A School for Shepherds in the Casentino

Shepherds in the Casentino Valley
Over 100 applications have been received for the six spots available at the new Shepherd School, located in the Casentino Forest National Park. Registration closes on February 28.

“We were expecting a positive response, but these numbers go beyond any wildest expectations,” said Luca Santini, president of the park.

Located just under 40 miles northeast of Florence lies the Casentino Forest National Park. Come April 2023, the first “ShepherdSchool” will call the Casentini Forest National Park home in order to expand the knowledge of people already in the industry. “ShepherdSchool” will provide free accommodations and enrollment to shepherds and breeders who attend. Accommodations are located either on-site or in close proximity of the park. There are two sections to the program that offer a “dual-training” style environment: the theoretical section and the practical section.

The theoretical section is where qualified professionals (including teachers from universities, researchers, and experts in the field) will teach specified modules, which are lessons that cover specific topics, in the classroom. There are 12 modules that will last eight hours each. Classrooms will be in session on the weekends from April to June for those wanting to learn more about the industry with less free time on their hands or with another occupation.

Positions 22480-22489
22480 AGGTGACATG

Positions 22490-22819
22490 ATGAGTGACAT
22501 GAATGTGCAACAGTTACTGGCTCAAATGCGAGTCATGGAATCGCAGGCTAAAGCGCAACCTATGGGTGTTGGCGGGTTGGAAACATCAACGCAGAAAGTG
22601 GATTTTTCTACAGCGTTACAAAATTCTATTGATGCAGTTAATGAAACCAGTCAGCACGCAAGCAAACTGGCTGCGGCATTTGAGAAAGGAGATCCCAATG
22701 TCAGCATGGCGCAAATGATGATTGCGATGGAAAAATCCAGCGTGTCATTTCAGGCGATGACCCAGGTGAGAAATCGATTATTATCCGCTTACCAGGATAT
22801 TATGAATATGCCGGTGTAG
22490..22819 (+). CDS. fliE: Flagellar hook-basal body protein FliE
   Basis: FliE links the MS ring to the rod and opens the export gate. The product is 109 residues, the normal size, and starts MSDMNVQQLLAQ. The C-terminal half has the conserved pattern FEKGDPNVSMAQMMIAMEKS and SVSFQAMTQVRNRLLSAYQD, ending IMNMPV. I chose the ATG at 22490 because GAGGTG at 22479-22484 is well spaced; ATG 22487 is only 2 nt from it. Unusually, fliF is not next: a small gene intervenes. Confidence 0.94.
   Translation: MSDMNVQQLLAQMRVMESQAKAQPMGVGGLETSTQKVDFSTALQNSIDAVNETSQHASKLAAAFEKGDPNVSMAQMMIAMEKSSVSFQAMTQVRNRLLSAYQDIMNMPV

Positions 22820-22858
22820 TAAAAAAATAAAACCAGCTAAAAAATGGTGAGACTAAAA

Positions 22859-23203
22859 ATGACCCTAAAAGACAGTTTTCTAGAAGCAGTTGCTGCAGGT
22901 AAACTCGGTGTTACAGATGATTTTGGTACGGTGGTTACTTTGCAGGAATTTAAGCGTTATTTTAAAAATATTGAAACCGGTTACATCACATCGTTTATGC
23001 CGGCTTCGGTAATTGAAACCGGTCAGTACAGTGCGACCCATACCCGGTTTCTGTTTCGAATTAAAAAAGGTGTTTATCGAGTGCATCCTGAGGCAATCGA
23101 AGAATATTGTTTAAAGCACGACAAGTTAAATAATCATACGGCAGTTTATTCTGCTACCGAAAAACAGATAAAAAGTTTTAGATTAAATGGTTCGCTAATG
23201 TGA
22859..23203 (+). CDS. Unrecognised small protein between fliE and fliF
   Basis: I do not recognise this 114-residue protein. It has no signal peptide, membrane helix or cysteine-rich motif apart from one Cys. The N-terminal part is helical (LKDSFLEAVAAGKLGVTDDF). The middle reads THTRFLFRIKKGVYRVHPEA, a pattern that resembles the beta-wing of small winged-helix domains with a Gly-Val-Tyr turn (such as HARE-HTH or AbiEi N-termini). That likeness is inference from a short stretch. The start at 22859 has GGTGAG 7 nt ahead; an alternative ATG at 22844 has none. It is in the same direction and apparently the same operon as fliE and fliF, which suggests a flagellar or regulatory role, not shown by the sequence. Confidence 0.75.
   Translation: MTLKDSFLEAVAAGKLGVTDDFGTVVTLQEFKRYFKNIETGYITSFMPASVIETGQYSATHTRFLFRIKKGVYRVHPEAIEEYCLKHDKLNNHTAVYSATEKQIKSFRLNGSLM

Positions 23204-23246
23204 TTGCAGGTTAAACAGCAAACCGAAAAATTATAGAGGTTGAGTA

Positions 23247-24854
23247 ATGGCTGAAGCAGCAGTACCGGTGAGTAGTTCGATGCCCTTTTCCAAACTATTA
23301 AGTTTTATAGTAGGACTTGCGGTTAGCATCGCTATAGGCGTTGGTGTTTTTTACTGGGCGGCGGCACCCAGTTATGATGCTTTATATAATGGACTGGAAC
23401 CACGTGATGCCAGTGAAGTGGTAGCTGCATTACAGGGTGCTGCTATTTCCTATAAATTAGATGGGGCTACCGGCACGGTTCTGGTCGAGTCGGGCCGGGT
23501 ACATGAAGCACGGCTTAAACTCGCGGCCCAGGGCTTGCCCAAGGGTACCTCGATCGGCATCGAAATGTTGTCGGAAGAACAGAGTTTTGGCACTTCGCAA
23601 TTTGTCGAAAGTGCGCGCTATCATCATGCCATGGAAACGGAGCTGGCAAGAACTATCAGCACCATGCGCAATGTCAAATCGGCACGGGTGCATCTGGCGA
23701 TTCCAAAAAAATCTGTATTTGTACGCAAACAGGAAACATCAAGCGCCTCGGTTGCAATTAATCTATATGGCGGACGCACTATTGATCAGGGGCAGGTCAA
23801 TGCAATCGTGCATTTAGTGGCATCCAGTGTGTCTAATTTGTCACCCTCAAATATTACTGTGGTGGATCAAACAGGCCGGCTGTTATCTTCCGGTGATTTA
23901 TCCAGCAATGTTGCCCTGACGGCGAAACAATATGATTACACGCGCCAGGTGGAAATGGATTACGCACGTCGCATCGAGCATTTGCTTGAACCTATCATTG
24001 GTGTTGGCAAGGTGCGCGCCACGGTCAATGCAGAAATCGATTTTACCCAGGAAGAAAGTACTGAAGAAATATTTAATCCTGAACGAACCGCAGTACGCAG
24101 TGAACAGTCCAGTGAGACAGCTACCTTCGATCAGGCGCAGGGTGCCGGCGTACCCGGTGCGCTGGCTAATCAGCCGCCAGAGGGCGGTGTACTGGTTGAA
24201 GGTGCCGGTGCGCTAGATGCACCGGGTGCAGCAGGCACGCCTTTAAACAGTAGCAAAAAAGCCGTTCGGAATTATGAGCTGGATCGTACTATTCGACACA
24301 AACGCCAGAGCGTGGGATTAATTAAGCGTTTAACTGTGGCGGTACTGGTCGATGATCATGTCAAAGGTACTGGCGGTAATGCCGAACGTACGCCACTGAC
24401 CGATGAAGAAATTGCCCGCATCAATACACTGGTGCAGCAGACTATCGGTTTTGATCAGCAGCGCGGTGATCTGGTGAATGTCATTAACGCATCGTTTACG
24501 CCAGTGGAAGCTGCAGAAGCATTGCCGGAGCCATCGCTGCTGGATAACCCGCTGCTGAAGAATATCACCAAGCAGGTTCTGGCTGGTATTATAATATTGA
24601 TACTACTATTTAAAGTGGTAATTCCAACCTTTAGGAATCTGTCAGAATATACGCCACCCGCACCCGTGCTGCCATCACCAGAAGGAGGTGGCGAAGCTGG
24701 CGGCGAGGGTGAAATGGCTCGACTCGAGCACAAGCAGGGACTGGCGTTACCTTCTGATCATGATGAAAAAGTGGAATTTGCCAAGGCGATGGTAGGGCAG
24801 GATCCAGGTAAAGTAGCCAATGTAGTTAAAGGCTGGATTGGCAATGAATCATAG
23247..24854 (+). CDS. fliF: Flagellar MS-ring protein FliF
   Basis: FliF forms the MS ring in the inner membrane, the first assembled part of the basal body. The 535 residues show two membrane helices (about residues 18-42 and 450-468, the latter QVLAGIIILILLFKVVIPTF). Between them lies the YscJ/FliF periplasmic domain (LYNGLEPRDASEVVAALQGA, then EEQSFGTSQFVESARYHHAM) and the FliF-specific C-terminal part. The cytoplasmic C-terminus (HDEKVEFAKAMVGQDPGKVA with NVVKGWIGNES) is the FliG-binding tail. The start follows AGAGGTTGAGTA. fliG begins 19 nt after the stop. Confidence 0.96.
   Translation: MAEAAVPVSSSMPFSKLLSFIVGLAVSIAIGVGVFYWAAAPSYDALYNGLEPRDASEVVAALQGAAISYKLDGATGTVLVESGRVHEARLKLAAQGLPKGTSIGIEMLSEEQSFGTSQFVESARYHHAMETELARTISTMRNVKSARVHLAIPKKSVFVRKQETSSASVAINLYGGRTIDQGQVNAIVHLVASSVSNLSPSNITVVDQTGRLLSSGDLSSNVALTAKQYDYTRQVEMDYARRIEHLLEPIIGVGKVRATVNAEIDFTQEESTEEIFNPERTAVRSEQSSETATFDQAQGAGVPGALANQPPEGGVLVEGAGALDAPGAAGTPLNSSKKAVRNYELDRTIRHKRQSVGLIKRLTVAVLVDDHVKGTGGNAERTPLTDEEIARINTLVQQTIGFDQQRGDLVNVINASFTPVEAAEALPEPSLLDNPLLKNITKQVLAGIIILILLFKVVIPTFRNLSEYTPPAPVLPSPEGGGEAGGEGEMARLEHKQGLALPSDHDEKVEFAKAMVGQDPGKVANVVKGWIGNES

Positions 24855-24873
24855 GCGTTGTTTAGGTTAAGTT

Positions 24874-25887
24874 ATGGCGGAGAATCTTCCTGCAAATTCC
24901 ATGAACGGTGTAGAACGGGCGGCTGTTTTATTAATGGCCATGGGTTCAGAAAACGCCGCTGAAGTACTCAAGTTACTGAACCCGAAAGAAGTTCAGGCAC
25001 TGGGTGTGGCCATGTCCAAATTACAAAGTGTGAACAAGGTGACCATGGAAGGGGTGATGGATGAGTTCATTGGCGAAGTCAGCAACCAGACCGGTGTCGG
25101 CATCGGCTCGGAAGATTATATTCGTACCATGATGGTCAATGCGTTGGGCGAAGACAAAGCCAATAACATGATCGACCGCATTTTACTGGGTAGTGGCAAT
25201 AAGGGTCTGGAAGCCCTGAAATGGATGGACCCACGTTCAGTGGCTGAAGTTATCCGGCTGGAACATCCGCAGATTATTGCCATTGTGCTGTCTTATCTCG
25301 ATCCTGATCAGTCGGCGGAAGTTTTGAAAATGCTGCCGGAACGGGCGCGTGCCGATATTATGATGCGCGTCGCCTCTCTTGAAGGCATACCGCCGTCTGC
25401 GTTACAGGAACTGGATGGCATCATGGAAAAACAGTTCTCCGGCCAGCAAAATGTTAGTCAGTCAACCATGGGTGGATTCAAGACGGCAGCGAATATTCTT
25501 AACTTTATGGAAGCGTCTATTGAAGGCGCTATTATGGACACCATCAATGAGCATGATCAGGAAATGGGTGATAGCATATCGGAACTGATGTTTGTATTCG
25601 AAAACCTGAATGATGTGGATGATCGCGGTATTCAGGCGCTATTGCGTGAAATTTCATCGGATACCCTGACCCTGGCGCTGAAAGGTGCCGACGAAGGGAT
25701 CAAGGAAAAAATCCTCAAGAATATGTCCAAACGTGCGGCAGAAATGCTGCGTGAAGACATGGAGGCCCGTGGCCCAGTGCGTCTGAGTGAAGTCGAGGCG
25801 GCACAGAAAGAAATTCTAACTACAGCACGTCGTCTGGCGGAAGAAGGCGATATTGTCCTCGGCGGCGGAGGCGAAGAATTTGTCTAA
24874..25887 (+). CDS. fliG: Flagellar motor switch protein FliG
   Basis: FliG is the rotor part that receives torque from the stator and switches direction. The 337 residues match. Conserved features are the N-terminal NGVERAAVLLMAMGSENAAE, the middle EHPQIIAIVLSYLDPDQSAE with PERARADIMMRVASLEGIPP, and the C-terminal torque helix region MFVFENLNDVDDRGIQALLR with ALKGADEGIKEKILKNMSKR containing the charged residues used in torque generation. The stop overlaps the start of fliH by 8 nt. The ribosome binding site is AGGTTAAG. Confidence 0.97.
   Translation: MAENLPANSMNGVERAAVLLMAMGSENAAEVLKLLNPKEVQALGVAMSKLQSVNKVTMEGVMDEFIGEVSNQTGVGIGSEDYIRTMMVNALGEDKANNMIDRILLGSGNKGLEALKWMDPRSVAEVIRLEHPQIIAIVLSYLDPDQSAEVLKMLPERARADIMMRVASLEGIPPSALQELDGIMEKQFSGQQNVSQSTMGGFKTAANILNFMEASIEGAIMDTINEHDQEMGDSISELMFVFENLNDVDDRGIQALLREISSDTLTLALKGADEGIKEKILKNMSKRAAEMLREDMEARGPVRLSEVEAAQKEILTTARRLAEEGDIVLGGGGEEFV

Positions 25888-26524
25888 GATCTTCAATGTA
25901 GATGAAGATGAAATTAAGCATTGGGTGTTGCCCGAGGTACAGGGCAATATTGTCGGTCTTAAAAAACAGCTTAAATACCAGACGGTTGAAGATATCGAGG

The practical section of the school consists of visiting and learning from companies that specialize in the field. The hands-on experience students will gain comes from a 30-day internship where they will work alongside skilled individuals that work for companies on the farms in the Casentini Forest National Park. During this part of the program, students will stay on-site at the farms they’re working at or in a nearby residence. The accommodation for this part of the program is also free of charge and covered by the school.

The school became a part of the LIFE project, a program under the EU that promotes and encourages climate and environmental action, under the name “ShepForBio”; which is a movement that will strive to use professions (like shepherds and breeders) to preserve prairie domains and their territories.

“This measure, within the framework of European environmental policies, demonstrates that many economic activities can contribute to the preservation of biodiversity. The Park is firmly convinced that the responsible contribution of man, in a project of sustainable development, reinforces the interdependence between production responsible for goods and services and conservation of ecosystems,” said Luca Santini, President of the Park.

The school also plans to focus on the importance of teaching younger generations more about this industry to avoid a disappearance in the knowledge about the upkeep and functioning of mountain areas. Participants of the program will be taught the tools needed to start a business in the field in order to keep it alive.

Shepherd’s can apply to the school up until Feb. 28. Only six participants will be selected for admission into the program in 2023 based on their motivation, aptitude, and experience. As of now, the school will only continue until 2027.

(Parker Hurley)